The 15th conference of parties to the UN Convention on Biological Diversity, known as COP15, opened in the southern Chinese city of Kunming on Monday.
The talks are aimed at adopting a new global biodiversity framework to replace the one with the 2020 target date adopted at the 2010 conference in Aichi, Japan.
The biennial meeting opened after a one-year postponement due to the coronavirus pandemic. More than 190 countries and territories are listed as parties to the convention.
At the opening ceremony, Chinese Vice Premier and COP15 chair Han Zheng highlighted his country's achievements in protecting biodiversity. He said natural reserves on land in China account for 18 percent of the country's land area, above the target set in Aichi.
He also cited as an example of progress a 10-year ban on fishing in the Yangtze River, home to numerous indigenous species.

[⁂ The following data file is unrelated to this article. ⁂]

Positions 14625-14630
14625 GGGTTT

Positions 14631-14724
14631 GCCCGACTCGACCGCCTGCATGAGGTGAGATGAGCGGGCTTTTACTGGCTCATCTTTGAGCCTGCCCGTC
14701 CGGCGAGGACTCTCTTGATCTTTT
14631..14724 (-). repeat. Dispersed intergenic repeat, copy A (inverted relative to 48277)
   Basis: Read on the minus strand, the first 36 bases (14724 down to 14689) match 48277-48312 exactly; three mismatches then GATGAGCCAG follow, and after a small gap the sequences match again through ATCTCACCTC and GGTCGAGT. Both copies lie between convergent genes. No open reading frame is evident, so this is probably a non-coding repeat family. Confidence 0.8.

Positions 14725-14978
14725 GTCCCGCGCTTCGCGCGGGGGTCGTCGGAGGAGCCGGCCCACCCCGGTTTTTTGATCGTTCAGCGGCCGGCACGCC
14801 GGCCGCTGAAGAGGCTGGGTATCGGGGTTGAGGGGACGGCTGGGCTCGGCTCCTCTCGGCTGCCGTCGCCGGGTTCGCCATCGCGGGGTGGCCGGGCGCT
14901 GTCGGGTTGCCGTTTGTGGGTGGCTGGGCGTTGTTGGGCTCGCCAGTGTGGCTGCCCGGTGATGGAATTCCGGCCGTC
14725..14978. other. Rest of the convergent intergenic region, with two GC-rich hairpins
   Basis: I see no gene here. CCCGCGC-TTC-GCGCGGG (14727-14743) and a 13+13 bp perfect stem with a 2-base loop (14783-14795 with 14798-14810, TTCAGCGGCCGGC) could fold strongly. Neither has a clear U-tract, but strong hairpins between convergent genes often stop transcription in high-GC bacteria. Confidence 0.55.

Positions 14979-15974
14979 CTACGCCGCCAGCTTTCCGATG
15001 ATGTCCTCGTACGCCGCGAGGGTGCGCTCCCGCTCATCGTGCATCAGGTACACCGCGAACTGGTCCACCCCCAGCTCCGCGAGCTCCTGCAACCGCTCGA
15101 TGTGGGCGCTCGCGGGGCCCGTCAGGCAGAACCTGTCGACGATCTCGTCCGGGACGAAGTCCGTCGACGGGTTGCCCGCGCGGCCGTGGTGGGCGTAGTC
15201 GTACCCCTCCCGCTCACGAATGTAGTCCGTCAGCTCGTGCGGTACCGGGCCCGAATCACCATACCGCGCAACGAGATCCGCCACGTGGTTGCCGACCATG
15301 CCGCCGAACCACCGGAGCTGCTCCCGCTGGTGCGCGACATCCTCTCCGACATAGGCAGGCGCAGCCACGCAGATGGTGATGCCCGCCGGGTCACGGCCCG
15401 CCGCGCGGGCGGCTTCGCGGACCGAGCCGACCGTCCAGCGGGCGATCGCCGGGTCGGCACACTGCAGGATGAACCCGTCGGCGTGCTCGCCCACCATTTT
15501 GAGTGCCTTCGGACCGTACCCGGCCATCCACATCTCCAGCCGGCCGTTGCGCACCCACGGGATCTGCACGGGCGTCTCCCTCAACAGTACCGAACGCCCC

The conference is split into two parts to mitigate the risk of coronavirus infections. The first part is mostly made up of online ministerial talks and will continue through Friday. The second part will include face-to-face meetings to finalize a new framework and will be held from late April to early May next year.
Chinese President Xi Jinping will deliver a video message at Tuesday's session. Observers say China is attempting to present itself as a country that mediates conflicts of interest between developed and developing nations over a new biodiversity framework.